We have collected ten (in)famous restaurant industry and food service lawsuits, from McDonald’s to Wendy’s, that have played out in the public eye.
10 Food Service Lawsuits
1. McDonald’s customer suing over hot coffee burning her legs
In 1992 Stella Liebeck spilled a cup of McDonald’s coffee that she had between her knees, scalding her thighs, buttocks and groin. The 79-year old woman, who later sued, suffered third-degree burns on six percent of her body. The lawsuit, which gained national attention, initially resulted in a jury awarding Liebeck $160,000 to cover medical expenses and an additional $2.7 million in punitive damages. The jury held McDonald’s 80% responsible and Liebeck, who resided in Albuquerque, New Mexico, 20% responsible for the accident. McDonald’s, who appealed the verdict, eventually settled the case with Liebeck for an undisclosed amount, less than $600,000.
2. Man sues McDonald’s for making him fat and wins
A Brazilian judge in 2011 awarded a former McDonald’s manager $17,500 in damages after the man sued the burger behemoth for making him fat over the twelve years he was employed with the chain. The man, who charged in his suit that the free lunches were to blame along with ‘tasting’ to ensure food quality, has never been indentified. Court documents show the man gained 65 pounds over the 12-year period or 5.4 pounds per year. “We’re disappointed with this preliminary court ruling, as it’s not an accurate representation of our highly regarded work environment and culture,” McDonald’s said in a statement at the time.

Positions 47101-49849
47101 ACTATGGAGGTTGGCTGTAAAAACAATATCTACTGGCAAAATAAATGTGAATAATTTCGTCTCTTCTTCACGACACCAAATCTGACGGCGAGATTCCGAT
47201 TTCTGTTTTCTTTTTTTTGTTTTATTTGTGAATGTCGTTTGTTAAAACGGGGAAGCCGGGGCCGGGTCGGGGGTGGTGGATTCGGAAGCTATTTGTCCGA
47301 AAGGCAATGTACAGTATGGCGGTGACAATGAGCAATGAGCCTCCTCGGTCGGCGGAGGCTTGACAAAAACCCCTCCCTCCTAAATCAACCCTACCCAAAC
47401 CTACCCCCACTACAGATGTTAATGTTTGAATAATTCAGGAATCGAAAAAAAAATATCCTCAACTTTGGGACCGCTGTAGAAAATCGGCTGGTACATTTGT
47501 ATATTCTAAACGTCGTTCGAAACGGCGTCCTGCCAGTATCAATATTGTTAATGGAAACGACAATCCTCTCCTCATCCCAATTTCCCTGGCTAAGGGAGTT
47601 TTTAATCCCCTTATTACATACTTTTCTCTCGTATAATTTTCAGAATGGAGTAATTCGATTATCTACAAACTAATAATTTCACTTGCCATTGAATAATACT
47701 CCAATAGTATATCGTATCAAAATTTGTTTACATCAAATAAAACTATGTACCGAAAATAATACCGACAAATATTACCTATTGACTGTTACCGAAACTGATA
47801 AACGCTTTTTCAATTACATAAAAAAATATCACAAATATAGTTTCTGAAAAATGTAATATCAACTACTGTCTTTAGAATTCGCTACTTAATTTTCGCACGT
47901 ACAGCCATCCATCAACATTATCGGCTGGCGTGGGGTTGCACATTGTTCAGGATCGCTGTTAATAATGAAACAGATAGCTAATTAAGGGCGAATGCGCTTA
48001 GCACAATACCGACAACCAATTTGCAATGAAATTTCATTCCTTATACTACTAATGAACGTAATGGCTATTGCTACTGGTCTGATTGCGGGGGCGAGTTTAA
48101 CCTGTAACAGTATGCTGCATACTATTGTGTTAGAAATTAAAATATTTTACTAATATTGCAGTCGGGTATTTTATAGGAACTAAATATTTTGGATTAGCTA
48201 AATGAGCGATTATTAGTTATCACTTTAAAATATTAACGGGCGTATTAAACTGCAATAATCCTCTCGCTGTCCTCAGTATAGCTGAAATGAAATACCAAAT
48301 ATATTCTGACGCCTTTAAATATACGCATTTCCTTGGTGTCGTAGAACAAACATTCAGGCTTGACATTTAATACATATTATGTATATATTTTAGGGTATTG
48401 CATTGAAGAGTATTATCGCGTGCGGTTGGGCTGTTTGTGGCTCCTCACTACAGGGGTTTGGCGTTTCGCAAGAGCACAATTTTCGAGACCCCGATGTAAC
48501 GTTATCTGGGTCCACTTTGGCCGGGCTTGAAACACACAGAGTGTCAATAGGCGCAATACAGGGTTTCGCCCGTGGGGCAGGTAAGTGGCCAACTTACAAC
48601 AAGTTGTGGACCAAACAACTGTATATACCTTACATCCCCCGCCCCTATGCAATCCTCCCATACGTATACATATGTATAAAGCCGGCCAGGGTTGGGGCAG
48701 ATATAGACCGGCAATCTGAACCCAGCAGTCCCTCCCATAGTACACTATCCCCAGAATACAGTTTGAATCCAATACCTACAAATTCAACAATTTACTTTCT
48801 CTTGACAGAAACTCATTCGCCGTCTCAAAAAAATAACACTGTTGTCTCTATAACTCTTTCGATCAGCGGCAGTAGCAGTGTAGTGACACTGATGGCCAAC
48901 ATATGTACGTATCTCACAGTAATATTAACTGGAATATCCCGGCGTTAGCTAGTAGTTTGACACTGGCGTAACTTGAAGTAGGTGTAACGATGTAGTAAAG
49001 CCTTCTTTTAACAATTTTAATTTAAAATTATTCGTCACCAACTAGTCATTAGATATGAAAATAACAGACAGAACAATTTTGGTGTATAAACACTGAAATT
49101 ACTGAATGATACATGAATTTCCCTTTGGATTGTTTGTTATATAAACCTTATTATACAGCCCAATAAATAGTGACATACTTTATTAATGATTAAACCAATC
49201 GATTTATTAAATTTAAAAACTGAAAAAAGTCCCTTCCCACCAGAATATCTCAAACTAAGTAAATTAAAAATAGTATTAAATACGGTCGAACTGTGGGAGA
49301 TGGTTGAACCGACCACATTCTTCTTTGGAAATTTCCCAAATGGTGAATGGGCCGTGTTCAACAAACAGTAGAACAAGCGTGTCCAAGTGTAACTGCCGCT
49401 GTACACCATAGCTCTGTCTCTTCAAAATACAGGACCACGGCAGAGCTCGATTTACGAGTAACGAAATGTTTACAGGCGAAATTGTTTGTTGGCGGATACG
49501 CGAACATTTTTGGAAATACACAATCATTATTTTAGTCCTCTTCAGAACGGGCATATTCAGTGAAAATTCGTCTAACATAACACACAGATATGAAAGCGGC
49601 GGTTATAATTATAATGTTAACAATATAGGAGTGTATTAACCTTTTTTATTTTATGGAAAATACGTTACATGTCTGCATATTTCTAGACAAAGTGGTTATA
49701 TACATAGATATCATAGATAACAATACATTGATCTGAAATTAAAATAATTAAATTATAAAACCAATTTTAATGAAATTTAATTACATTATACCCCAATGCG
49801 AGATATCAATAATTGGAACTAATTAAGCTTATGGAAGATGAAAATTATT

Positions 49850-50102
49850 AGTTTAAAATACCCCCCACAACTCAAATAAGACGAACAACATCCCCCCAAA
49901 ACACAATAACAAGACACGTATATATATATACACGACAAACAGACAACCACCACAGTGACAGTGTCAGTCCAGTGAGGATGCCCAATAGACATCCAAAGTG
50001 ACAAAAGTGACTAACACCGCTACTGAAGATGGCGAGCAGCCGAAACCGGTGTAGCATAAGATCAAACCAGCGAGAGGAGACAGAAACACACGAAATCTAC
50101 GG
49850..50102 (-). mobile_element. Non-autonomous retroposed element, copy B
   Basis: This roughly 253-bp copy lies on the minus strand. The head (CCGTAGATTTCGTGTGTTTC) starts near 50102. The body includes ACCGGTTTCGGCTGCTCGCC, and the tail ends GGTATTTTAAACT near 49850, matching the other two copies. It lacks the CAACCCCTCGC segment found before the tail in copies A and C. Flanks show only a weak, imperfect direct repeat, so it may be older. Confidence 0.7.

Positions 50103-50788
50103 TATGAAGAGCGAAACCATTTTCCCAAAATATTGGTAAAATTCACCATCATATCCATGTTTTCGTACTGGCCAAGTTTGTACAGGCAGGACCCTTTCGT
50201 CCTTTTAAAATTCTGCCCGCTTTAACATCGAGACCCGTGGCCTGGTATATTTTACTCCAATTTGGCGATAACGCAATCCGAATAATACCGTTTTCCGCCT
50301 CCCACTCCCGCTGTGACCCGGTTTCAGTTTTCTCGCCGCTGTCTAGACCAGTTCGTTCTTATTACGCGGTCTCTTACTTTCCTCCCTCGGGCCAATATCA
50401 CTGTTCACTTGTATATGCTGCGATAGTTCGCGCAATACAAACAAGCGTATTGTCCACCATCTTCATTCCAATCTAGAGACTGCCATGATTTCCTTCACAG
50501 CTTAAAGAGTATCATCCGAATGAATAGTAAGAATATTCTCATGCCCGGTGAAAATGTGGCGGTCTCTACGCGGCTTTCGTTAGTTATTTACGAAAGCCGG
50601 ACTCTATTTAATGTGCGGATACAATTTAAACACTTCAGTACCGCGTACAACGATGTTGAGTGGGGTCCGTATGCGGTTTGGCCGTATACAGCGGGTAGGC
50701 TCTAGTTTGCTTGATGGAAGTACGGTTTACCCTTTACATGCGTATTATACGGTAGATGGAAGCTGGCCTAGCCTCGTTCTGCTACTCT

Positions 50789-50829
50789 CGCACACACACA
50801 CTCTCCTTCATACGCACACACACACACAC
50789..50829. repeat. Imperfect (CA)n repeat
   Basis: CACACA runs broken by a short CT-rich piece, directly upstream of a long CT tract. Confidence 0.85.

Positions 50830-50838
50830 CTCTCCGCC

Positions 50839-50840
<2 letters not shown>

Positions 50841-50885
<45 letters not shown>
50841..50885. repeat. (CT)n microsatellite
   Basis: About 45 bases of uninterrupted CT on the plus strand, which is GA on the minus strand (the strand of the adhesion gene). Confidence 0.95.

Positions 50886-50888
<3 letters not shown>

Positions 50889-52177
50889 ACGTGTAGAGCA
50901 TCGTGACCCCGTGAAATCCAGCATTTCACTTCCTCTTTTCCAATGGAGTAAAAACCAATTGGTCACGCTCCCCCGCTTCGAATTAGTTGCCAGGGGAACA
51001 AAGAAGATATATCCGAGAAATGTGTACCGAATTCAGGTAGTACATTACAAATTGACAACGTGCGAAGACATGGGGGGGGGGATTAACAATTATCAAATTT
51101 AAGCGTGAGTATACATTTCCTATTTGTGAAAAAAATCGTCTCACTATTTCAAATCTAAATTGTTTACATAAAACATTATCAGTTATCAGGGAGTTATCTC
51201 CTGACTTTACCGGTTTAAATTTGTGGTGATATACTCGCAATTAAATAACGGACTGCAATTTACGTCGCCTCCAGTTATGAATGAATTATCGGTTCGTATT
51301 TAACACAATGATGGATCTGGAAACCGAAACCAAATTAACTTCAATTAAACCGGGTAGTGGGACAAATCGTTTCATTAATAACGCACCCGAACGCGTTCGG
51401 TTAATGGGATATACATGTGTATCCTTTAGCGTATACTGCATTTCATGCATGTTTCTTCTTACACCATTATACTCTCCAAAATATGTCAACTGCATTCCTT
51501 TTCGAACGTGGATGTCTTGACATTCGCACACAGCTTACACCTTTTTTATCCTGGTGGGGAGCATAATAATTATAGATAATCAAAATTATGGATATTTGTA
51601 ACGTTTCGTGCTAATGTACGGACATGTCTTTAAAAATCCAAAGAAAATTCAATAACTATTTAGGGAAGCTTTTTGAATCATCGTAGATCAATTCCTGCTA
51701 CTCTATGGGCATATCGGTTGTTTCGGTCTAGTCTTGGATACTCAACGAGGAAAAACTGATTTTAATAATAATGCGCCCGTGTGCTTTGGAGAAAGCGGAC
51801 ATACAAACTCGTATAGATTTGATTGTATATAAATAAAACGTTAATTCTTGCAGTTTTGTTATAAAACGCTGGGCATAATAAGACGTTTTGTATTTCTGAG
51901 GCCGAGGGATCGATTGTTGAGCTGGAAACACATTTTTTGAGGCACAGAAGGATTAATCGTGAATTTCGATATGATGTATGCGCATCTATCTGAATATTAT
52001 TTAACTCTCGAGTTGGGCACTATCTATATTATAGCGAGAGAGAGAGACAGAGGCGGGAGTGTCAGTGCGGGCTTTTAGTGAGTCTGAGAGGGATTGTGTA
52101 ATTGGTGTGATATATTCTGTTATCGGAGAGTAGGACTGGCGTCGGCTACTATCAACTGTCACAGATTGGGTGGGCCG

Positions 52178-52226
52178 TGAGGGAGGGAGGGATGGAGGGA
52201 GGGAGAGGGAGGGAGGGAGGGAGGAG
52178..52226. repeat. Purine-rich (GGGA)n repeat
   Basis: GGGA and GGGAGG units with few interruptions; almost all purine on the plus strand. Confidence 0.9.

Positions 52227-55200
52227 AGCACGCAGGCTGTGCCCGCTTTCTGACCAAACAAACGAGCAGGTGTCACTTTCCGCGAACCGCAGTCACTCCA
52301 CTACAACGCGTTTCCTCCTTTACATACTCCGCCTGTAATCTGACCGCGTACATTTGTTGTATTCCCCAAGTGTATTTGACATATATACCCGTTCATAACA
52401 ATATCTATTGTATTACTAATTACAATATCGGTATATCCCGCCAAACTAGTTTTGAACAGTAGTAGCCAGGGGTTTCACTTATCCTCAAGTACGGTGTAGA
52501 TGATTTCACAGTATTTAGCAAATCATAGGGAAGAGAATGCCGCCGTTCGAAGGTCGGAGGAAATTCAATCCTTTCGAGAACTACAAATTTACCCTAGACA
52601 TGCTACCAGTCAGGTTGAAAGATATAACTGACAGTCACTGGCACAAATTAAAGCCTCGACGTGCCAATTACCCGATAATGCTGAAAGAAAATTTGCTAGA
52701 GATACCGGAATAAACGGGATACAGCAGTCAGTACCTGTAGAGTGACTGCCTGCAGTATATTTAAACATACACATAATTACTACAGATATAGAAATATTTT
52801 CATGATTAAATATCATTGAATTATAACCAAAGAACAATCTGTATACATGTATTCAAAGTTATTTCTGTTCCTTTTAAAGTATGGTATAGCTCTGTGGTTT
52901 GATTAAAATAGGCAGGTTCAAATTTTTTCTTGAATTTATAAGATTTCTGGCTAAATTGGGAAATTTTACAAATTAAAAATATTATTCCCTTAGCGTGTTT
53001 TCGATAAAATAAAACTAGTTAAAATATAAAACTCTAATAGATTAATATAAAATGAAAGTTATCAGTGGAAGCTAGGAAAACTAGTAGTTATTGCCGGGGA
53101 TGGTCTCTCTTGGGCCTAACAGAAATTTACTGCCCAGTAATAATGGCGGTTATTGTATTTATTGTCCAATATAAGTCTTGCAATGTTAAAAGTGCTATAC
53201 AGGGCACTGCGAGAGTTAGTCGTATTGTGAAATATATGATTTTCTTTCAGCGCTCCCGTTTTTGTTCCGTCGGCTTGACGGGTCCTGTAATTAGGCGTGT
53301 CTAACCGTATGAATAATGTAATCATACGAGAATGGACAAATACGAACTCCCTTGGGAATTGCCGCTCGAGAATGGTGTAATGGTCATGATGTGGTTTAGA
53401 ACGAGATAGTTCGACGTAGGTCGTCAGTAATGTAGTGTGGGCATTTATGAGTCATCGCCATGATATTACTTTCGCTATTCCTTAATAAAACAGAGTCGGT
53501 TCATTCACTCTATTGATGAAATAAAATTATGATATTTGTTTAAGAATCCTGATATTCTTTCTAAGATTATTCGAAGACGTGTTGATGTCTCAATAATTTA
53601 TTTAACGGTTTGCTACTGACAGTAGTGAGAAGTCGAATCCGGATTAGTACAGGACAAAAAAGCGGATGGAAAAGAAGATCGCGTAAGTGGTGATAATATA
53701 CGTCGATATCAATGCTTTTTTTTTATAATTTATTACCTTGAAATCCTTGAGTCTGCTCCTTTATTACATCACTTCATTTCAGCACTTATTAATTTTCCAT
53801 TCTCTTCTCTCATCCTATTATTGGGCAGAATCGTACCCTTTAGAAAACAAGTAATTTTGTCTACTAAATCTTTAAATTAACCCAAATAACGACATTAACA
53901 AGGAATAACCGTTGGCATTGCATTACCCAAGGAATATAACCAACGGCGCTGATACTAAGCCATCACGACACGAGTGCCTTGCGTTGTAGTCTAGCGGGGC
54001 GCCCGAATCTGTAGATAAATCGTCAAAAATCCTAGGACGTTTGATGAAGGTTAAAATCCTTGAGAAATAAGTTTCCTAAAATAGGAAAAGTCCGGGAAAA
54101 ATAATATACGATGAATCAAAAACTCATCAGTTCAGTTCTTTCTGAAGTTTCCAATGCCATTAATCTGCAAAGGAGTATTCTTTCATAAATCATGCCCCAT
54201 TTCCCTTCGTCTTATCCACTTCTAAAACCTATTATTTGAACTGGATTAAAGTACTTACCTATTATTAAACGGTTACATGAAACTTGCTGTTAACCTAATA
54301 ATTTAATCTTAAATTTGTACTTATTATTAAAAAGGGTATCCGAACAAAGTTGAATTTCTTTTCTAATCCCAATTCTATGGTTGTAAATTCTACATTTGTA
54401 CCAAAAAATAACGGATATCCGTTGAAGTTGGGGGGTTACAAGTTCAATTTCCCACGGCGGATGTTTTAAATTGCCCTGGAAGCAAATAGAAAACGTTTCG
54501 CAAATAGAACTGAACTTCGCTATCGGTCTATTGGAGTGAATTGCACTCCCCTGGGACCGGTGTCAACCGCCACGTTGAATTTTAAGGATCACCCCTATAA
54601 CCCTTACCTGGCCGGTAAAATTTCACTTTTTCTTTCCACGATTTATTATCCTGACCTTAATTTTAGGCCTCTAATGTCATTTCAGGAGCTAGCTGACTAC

3. Woman sues Wendy’s because she claimed there was a finger in her chili
Industry watchers were horrified in 2005 when a woman from Las Vegas claimed to have found a finger in her bowl of Wendy’s chili at a San Jose, California unit. Because of the adverse publicity sales at Wendy’s declined nationwide. Following the incident the FBI ran the fingerprint of the detached finger through its database with no matches found, and Wendy’s offered a $50,000 reward for information leading to the source. As it turned out the woman, Anna Ayala, had a history of lawsuits, filing 13 in Nevada and California. Ultimately the finger was traced to an associate of Ayala’s husband who had lost the finger in an industrial accident. Ayala later pleaded guilty to conspiring to file a false claim and attempted grand theft.
4. Foodmaker’s 90 lawsuits over Jack in the Box E. coli outbreaks
The restaurant industry collectively held its breath in 1993 when four children died of an E. coli 0157:H7 outbreak and 600 others were sickened. The outbreak occurred as a result of patrons eating undercooked hamburger patties at Jack in the Box locations in the Pacific Northwest. Parent company, Foodmaker, faced 90 lawsuits, each of which was settled quickly, some in excess of $7 million. The company, which stared down bankruptcy, lost thousands of customers as a result of the tragedy. Following the outbreak the chain hired highly respected food safety consultant David Theno to lead their turnaround, which ultimately made Jack in the Box the industry’s gold standard concerning food-handling practices.
5. Two Pesos versus Taco Cabana lawsuit reaches the Supreme Court
Quick-serve Taco Cabana alleged in court that the look and feel of its restaurants had been ripped off by Two Pesos, another quick-serve Tex Mex chain. Taco Cabana argued that its competitor had copied its 24-hour patio café concept, and virtually all of its interior and exterior design elements. Suing in 1987 for infringement of trade dress, the Taco Cabana lawsuit wound its way through the U.S. court system and ultimately landed in front of the U.S. Supreme Court in 1992, where the court upheld two lower court rulings. Those courts had decided in favor of Taco Cabana, awarding approximately $2 million damages.